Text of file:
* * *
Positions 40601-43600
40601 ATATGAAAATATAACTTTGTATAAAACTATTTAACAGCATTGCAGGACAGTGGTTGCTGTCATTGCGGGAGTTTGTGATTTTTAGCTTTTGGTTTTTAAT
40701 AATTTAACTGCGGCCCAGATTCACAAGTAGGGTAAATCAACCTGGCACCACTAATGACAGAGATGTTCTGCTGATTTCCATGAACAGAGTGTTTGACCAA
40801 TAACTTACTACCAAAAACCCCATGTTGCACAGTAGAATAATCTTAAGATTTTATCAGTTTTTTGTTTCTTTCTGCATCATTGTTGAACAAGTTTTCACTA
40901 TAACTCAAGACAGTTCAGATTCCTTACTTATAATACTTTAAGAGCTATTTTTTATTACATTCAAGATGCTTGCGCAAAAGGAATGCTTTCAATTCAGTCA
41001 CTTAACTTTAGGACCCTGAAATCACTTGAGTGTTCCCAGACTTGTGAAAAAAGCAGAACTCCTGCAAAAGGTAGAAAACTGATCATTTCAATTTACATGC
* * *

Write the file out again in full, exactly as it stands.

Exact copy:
Positions 40601-43600
40601 ATATGAAAATATAACTTTGTATAAAACTATTTAACAGCATTGCAGGACAGTGGTTGCTGTCATTGCGGGAGTTTGTGATTTTTAGCTTTTGGTTTTTAAT
40701 AATTTAACTGCGGCCCAGATTCACAAGTAGGGTAAATCAACCTGGCACCACTAATGACAGAGATGTTCTGCTGATTTCCATGAACAGAGTGTTTGACCAA
40801 TAACTTACTACCAAAAACCCCATGTTGCACAGTAGAATAATCTTAAGATTTTATCAGTTTTTTGTTTCTTTCTGCATCATTGTTGAACAAGTTTTCACTA
40901 TAACTCAAGACAGTTCAGATTCCTTACTTATAATACTTTAAGAGCTATTTTTTATTACATTCAAGATGCTTGCGCAAAAGGAATGCTTTCAATTCAGTCA
41001 CTTAACTTTAGGACCCTGAAATCACTTGAGTGTTCCCAGACTTGTGAAAAAAGCAGAACTCCTGCAAAAGGTAGAAAACTGATCATTTCAATTTACATGC